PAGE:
Clinical Review

Poor Outcomes for African Americans in Cardiac Rehabilitation


African Americans—especially women and patients with diabetes—may need targeted interventions to make the most of cardiac rehabilitation (CR). A study at Wake Forest Baptist Medical Center in Winston-Salem, North Carolina, found that the CR program benefited all participants, but some more than others.

The study enrolled 169 African American patients and 927 white patients in a 12-week, 36-session CR program for ischemic heart disease or post cardiac surgery. The sessions included walking on a track or treadmill, using a stair climber, and engaging in light resistance exercise.

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Both groups derived significant benefits from the CR, but the researchers also found substantial differences both at baseline and at follow-up. Overall, African Americans had lower baseline exercise capacity. They were also younger, more likely to be female, and had a higher prevalence of hypertension and diabetes compared with white patients.

White men saw the most improvements in outcomes such as quality of life, decreased risk factors, and exercise capacity; white women, to a lesser extent, also saw improvements. African Americans saw smaller gains. Moreover, although their blood pressure and low-density lipoprotein cholesterol (LDL-C) improved, weight, triglycerides (TGs), and high-density lipoprotein cholesterol (HDL-C) concentrations did not.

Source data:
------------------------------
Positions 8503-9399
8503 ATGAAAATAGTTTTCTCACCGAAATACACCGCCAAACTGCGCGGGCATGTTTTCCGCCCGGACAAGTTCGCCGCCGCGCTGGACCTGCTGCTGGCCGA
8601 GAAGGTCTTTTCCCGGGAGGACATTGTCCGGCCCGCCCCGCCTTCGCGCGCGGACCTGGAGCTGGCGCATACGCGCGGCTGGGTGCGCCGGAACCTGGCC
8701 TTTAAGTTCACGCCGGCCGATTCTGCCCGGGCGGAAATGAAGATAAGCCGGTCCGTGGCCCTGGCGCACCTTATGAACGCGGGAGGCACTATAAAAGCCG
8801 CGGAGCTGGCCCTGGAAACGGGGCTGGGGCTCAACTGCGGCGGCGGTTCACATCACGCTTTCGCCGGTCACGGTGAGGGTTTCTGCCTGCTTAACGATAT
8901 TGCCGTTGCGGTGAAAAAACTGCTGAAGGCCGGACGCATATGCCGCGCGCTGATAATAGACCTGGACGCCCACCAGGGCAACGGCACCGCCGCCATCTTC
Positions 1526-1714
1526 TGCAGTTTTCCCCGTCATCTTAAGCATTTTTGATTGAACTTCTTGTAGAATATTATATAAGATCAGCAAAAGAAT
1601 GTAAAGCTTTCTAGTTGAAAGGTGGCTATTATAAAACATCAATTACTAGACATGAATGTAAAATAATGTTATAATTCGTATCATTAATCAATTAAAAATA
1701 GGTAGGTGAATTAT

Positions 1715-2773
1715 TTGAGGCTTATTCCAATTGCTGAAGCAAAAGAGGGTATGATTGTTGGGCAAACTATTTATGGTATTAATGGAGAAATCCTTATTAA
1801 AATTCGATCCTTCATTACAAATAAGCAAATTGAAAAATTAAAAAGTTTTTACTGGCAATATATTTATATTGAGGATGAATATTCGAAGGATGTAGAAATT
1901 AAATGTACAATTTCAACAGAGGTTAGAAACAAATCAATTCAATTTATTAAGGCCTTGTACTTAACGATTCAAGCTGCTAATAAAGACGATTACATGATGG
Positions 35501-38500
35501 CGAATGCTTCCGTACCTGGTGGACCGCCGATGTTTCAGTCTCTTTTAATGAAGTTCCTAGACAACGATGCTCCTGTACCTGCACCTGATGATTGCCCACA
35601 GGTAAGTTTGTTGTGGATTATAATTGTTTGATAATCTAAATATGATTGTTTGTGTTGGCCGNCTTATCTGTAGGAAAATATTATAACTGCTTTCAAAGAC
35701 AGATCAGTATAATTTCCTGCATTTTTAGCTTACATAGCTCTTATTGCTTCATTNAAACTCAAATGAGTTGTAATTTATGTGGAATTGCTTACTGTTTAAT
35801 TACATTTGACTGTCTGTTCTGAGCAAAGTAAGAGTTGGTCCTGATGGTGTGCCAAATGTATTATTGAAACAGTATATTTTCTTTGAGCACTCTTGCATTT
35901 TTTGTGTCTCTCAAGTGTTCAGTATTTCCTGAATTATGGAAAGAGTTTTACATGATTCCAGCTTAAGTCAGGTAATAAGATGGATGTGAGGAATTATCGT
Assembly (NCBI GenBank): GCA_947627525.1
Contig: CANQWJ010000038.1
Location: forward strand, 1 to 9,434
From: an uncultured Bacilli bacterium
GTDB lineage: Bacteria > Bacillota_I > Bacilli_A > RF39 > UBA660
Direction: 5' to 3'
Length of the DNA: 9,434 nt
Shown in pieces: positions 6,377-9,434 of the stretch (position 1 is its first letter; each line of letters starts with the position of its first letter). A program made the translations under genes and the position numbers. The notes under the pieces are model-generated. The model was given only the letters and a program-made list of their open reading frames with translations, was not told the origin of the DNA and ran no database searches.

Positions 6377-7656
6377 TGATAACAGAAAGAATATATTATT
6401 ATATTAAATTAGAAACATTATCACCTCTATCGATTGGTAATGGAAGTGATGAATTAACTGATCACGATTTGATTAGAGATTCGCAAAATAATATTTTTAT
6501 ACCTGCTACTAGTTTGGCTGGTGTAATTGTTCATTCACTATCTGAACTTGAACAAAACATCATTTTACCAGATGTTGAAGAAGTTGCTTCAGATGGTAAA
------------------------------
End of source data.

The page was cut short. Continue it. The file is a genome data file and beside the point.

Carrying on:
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Exercise capacity increased the least in African American women. Their body weight also declined only slightly, and body mass index remained unchanged. Similar to African American men, African American women did not notably improve in TGs or HDL-C concentrations, and LDL-C did not decline as much as was observed in white women.

Why African American women did not improve as much in this study is unclear, the researchers say. Although statin use was the same in both groups, the researchers say it is possible that African American women may require more potent dosages and/or more time to reach therapeutic goals.

African American patients with diabetes also did not fare as well as others in the study. Their “suboptimal” results included no significant weight loss, even in those patients who were obese. A “striking ethnic difference,” the researchers say, was seen in TG concentrations, which decreased by 50% in white participants with diabetes but remained unchanged in African Americans.

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Their findings have implications for secondary prevention of coronary disease in African Americans, the researchers say. The research may also help target individuals or groups who may benefit most from focused treatment.

Johnson D, Sacrinty M, Mehta H, Douglas C, Paladenech C, Robinson K. Am Heart J. 2015;169(1):102-107.
doi: 10.1016/j.ahj.2014.09.009.

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